Days before we arrived in Chicago for the Congress of the Latin America Studies Association, the New York Times ran an obituary for William Worthy, who died earlier this month at age 92.
Worthy, a path-breaking African-American journalist, interviewed Fidel Castro and filed stories on Cuba’s race relations, traveling to Cuba only with a birth certificate for identification. Upon his return, he was prosecuted for entering the U.S. without a passport, convicted, and sentenced to prison.
He won his appeal, as the Times explained, on the grounds that “the lack of a passport was insufficient ground to bar a citizen from re-entering the country.”
Five decades later, questions around Cuba and the free exchange of ideas continue to force distance between the U.S. government and our country’s ideals.
When LASA meets in the United States, it struggles to get visas for all of the Cuban academics invited to attend.
In prior years, under Republican and Democratic administrations, visa denials put a damper on Cuban participation; at times, the politics of exclusion were so extreme, LASA moved the conference elsewhere in the region rather than bring its scholars and intellectual dynamism to our shores.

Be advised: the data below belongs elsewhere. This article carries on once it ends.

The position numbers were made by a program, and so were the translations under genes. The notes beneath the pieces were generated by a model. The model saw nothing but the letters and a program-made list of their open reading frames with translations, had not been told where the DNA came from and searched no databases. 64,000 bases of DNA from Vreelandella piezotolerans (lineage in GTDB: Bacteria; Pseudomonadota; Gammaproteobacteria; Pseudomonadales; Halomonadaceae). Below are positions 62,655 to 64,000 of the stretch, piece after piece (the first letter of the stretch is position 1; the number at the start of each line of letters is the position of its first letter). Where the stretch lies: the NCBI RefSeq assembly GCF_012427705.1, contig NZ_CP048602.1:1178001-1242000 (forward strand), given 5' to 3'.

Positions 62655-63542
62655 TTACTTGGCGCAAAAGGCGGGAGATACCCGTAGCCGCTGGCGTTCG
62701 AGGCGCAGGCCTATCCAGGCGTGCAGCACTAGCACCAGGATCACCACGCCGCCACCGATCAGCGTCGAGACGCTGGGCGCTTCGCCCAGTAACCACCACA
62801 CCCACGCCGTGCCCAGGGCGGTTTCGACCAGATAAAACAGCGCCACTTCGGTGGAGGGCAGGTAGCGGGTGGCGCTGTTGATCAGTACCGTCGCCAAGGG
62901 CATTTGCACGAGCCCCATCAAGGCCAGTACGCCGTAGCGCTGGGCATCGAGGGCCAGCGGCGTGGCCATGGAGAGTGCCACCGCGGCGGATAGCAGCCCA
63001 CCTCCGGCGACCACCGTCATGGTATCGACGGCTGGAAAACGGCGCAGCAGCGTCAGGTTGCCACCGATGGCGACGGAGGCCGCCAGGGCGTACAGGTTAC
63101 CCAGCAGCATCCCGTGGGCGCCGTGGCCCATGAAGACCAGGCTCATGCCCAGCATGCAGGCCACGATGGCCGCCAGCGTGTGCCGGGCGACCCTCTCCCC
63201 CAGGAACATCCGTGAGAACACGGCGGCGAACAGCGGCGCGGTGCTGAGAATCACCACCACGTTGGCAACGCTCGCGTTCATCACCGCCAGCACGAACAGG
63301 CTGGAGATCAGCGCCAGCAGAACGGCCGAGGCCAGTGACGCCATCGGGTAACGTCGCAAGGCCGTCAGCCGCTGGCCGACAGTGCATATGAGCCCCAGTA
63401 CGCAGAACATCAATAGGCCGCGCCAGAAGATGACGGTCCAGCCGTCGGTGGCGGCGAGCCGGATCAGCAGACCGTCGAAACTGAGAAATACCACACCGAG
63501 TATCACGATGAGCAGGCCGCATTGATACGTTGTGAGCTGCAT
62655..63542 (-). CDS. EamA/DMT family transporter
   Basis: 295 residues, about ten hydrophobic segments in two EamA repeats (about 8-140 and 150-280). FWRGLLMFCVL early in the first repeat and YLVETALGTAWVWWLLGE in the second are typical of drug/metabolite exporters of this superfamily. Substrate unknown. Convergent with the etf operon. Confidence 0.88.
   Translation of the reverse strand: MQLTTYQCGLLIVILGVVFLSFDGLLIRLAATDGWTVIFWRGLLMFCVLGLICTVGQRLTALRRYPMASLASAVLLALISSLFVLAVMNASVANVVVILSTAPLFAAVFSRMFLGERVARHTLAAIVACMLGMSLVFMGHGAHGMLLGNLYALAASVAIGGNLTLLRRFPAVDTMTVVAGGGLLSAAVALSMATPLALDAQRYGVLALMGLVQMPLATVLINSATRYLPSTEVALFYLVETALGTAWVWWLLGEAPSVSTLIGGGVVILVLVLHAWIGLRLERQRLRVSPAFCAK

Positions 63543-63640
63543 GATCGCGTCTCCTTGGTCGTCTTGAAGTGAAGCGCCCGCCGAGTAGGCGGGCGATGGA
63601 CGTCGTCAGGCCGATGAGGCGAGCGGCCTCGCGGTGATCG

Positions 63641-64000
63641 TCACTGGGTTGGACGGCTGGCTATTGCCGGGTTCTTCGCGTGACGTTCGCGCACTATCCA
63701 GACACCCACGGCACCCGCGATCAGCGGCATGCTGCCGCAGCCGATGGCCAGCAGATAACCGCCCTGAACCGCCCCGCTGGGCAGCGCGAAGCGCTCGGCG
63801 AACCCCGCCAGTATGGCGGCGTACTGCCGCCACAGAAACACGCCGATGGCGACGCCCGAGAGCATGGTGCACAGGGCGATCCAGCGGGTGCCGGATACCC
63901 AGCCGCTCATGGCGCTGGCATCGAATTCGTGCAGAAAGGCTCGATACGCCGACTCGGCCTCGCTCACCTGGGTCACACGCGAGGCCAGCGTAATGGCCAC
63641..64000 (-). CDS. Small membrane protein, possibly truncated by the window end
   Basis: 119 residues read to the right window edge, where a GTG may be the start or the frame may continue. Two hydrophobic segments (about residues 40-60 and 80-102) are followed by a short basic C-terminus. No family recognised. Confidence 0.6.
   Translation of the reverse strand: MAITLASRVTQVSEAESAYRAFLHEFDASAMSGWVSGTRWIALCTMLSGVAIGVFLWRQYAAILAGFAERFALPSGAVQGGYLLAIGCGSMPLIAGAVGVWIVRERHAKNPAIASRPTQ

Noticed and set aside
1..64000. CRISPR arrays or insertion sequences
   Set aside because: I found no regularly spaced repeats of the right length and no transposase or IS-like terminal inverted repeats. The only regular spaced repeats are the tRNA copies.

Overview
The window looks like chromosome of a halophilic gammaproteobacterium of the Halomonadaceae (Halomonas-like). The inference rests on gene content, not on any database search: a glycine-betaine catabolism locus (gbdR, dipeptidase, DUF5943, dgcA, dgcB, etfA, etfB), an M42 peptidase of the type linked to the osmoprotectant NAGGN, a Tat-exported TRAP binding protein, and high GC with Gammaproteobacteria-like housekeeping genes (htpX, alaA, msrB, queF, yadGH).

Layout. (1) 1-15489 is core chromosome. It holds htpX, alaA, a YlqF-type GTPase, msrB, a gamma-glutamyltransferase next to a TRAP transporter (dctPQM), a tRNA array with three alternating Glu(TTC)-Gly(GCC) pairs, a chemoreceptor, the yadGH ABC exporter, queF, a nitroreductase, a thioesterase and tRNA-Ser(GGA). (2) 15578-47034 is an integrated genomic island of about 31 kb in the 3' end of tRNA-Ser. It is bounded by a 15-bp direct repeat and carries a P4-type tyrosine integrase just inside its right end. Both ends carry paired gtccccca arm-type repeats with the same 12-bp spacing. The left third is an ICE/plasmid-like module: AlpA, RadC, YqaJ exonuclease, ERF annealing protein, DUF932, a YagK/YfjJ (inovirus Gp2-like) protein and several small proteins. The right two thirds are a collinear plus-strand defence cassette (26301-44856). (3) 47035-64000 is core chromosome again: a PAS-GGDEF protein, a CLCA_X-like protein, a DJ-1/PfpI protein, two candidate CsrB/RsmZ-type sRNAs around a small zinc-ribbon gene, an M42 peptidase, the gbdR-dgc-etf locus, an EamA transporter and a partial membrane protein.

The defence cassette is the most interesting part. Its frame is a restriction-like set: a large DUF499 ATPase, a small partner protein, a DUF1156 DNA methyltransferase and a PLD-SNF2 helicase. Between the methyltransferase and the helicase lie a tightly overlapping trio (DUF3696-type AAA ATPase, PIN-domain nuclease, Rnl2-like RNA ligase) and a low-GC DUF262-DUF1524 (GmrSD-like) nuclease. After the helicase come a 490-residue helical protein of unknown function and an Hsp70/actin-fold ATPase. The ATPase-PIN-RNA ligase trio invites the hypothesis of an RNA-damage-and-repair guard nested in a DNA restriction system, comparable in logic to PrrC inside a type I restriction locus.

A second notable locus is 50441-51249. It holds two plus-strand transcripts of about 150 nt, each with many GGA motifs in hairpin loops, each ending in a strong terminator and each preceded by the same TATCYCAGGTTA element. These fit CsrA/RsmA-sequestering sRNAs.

Although the U.S. deserves credit for granting visas this year to the great number of Cubans who applied, four important intellectuals did not get in. Their absence affects us directly. Sitting as we did to hear a panel Thursday morning titled “Talking with Cuba: The Search for U.S.-Cuban Accommodation,” where scholars reviewed the history and the lessons from fifty-plus years of bilateral negotiations, we missed hearing Dr. Soraya Castro’s unique perspective.
Saturday, when our panel discusses economic reform and its impact on women, the audience won’t get to hear from Daybel Pañellas, a psychologist at the University of Havana. She is helping us assemble an analysis of scholarly literature on reform and women. Also excluded were our friend, Rafael Hernández, editor of Temas, a Cuban social science magazine, and Omar Everleny Pérez, a remarkably candid economist from the University of Havana.
These academics – hardly threats to U.S. national security – could have brought their own intellectual energy and credibility to this year’s Congress; and we will never know why our government chose to make them non-combatants in LASA’s spirited exchange of ideas.
To be sure, the tolerance for dissenting views in our country has grown substantially since William Worthy was arrested after returning from Cuba.
This week, for example, an astonishingly diverse roster of former U.S. officials, some who once held pretty strong pro-sanctions views, signed a letter to President Obama offering their support for policies to increase the number of U.S. travelers to Cuba and boost the flow of capital to entrepreneurs in Cuba’s private sector.